Extinct Restaurants


Tipton County Tennessee Pit Barbecue
Uptown: 5538 Magazine
1990-1994.

Barbecue is a rapidly-growing restaurant category in New Orleans these days. I count thirty-one barbecue specialists around town as of this morning. And that’s doesn’t include the pop-ups.

It was not always thus. The New Orleans Eat Book–my 1991 restaurant guide–lists only two real barbecue joints. One was the long-running Harold’s Texas Barbecue. The other was Tipton County Tennessee Pit Barbecue.

In that time, Orleanians neither knew or cared much about barbecue. The few places that sold it other than the two above were coating meat with barbecue sauce and baking it. Period. If there’s a universally-accepted requirement for real barbecue it’s smoke. And not the bottled kind.

Tipton County smoked its meats convincingly. Slowly. With an emphasis on pork. As its name averred, the place purveyed the Memphis style of barbecue. That was something new to most local palates.

The two distinctive qualities of Memphis barbecue are pulled pork shoulder and pork ribs served not with sauce, but with a dry rub. The pulled pork had to be cooked long enough and with sifficient clouds of steam than the meat could be pulled off the bone in shreds. Sliced or (worse) chopped pork is anathema in Memphis. The dry style of ribs was less insistent. Most people try a rib or two with just the dry rub, but then they reach for the sauce.

Tipton County added one more unfamiliar player to their tables: a vinegar-based barbecue sauce. This was nothing like the barbecue sauce New Orleans people knew. It was sloshy, for on thing, lacking the ketchup-like thickness of the familiar bottled sauces.

The owners went out on a hickory limb with that idea. Even calling it Memphis style was a stretch, since vinegar-based barbecue sauces are more common in the eastern part of the state into the Carolinas. (Tipton the county is in extreme western Tennessee, just north of Memphis, right on the Mississippi River.) You’d dash it on the meat at the table from an oil-and-vinegar cruet, more as a condiment than as a sauce. It was a turn-off for some people.

But I never heard a discouraging word about the ribs. They were smallish spare ribs of pork–bigger and meatier than baby backs, but smaller and tastier than those gigantic hog ribs frequently seen hereabouts. They were smoked in a standing position, so that the fat basted the lean and then dripped off. Very little fat remained when the ribs come to the table. This gave the meat has taken on a fantastic smokiness and a perfect slight chewiness.

The beef brisket was decent, but took a back seat to the pulled pork and ribs. Side dishes ranged from pretty good (onion rings and fresh-cut fries, the latter far ahead of their times) to excellent (beans and cole slaw).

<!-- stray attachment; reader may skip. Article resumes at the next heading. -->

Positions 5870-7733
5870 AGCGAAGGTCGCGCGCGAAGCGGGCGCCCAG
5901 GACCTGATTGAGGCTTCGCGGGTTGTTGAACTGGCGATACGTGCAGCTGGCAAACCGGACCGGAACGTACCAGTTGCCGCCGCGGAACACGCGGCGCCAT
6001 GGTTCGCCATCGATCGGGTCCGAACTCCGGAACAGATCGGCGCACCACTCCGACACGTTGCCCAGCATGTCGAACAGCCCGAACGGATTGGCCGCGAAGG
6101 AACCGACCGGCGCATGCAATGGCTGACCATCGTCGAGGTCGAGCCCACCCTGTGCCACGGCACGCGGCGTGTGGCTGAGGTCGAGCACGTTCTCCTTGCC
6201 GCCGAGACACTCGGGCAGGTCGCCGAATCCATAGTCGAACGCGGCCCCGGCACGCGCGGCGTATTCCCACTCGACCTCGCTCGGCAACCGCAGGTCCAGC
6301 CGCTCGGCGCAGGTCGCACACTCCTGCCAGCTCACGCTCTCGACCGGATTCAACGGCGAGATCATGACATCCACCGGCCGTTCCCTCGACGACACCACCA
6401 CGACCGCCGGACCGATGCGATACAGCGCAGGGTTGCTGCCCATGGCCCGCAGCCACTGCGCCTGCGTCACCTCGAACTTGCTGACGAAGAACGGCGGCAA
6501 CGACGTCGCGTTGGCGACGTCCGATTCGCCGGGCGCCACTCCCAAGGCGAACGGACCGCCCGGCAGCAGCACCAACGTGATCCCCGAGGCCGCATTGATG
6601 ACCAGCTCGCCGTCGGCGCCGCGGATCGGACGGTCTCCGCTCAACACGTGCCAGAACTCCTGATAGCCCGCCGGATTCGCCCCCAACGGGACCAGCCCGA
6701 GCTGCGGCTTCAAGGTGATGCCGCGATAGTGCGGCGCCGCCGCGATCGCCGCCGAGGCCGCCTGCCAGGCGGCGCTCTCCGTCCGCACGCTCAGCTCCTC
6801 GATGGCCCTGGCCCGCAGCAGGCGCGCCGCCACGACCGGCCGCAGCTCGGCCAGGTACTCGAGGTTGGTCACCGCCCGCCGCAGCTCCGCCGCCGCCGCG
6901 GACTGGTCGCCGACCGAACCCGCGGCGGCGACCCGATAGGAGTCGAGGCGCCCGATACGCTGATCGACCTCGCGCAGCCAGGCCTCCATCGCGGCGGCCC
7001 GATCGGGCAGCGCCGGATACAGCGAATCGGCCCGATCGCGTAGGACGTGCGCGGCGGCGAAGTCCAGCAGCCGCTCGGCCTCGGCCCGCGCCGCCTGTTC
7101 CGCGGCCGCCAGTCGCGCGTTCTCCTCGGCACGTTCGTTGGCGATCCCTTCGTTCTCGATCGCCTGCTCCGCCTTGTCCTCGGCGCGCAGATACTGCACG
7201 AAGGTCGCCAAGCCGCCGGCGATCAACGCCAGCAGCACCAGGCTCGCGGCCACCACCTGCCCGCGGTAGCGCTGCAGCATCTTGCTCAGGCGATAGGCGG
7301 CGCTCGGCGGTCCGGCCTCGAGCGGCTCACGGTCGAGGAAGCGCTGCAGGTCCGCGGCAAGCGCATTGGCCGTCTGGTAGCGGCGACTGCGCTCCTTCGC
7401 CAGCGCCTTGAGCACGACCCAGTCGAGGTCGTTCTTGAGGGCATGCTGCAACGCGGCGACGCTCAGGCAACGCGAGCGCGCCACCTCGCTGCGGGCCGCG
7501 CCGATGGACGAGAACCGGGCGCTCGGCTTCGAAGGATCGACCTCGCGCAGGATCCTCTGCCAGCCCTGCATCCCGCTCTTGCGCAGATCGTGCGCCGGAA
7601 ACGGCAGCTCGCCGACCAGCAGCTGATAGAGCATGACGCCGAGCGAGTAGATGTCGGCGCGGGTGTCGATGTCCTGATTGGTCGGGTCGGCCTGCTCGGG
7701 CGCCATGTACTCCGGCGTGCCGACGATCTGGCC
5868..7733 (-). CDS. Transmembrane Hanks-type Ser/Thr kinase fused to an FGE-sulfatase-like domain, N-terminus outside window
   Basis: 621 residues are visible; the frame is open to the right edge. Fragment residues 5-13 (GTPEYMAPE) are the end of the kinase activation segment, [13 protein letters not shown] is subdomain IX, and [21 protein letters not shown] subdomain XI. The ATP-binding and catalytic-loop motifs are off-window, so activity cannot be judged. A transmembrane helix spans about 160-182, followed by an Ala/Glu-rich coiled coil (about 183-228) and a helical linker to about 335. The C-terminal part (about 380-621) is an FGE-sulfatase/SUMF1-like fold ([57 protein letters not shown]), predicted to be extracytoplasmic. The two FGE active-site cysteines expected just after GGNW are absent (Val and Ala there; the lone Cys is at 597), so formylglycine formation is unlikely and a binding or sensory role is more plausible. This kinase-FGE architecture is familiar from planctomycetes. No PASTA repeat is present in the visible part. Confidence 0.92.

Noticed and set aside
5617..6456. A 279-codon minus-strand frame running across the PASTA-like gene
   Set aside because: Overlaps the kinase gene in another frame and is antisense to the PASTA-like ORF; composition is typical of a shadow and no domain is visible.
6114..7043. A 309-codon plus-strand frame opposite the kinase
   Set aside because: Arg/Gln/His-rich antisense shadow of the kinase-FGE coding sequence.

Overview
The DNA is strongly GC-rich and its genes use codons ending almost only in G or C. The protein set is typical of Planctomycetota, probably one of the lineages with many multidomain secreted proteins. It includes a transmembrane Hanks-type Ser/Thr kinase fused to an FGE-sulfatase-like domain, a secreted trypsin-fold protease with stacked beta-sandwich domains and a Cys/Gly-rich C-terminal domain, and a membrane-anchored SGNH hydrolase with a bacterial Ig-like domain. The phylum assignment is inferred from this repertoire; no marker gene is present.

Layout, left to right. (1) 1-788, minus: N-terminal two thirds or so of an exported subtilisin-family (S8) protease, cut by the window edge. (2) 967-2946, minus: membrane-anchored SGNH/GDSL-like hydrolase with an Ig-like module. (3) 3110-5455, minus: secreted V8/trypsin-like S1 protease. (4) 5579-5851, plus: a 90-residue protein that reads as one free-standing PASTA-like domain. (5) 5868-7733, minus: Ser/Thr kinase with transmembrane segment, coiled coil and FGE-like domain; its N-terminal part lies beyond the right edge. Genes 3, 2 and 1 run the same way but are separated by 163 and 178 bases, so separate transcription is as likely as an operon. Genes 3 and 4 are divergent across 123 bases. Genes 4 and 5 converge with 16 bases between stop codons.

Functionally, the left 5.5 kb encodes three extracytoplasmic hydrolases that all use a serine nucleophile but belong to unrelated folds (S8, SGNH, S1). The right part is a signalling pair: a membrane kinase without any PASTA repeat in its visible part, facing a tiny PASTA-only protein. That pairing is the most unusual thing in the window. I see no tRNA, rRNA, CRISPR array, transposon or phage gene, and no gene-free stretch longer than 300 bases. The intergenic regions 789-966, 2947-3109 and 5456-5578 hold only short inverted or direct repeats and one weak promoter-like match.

And then there was the potato salad. It was extravagantly delicious, and when I brought a television crew from Channel Eight to do a piece on Tipton County, I saw why. The chef demonstrated that the best way to combine the ingredients was to reach into the bowl of still-warm potato chunks, mayonnaise, green onions, mustard, etc. and to start squinching it all with your hands. The chef had particularly dark skin, and the contrast with the white potato salad as it squeezed past his fingers was almost alarming on the close-up.

Tipton County even had an offbeat dessert: chess pie. That’s something like a pecan pie without the pecans, and very good.

The building was cool. It was the former Friendly House, whose distinctive stucco building with its big round windows served bus and streetcar drivers from the old Arabella Station (now the Whole Food Market) across the street.

Not long after Tipton County opened, Corky’s–another Memphis operation–opened in Metairie. Neither place would prove to be a trendsetter; it would be over a decade before serious barbecue began smoldering widely around town. Tipton County itself didn’t last past 1994. It was followed in its space by Vizard’s and a string of other restaurants up to the current occupant, Slice Pizzeria.

Finally, the restaurant had the longest official name of any restaurant about which I wrote a review. I remember having to fool around with it to make it fit on one line.

This is one of more than a hundred recollections of memorable restaurants dat ain’t dere no mo’ (to use my musician friend Benny Grunch’s famous line). Links to all of them can be found here. Peggy Scott Laborde and I put a lot of these together in a heavily-illustrated book called The Lost Restaurants of New Orleans, published by Pelican and available at bookstores everywhere. Great Christmas gift!



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